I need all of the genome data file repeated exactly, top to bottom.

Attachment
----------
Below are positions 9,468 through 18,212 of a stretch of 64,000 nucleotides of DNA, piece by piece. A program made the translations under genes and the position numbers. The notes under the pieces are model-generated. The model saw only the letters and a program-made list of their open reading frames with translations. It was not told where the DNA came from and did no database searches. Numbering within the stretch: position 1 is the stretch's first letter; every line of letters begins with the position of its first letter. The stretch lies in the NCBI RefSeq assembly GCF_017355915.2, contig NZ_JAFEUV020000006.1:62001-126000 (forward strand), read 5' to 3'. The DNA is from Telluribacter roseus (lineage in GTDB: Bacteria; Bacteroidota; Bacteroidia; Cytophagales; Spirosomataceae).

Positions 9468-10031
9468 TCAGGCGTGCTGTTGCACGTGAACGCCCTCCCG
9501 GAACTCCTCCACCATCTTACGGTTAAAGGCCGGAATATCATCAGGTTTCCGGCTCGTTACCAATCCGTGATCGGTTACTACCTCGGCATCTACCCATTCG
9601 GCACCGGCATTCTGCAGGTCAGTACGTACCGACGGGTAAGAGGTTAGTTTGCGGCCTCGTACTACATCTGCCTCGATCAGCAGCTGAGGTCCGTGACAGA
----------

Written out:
Below are positions 9,468 through 18,212 of a stretch of 64,000 nucleotides of DNA, piece by piece. A program made the translations under genes and the position numbers. The notes under the pieces are model-generated. The model saw only the letters and a program-made list of their open reading frames with translations. It was not told where the DNA came from and did no database searches. Numbering within the stretch: position 1 is the stretch's first letter; every line of letters begins with the position of its first letter. The stretch lies in the NCBI RefSeq assembly GCF_017355915.2, contig NZ_JAFEUV020000006.1:62001-126000 (forward strand), read 5' to 3'. The DNA is from Telluribacter roseus (lineage in GTDB: Bacteria; Bacteroidota; Bacteroidia; Cytophagales; Spirosomataceae).

Positions 9468-10031
9468 TCAGGCGTGCTGTTGCACGTGAACGCCCTCCCG
9501 GAACTCCTCCACCATCTTACGGTTAAAGGCCGGAATATCATCAGGTTTCCGGCTCGTTACCAATCCGTGATCGGTTACTACCTCGGCATCTACCCATTCG
9601 GCACCGGCATTCTGCAGGTCAGTACGTACCGACGGGTAAGAGGTTAGTTTGCGGCCTCGTACTACATCTGCCTCGATCAGCAGCTGAGGTCCGTGACAGA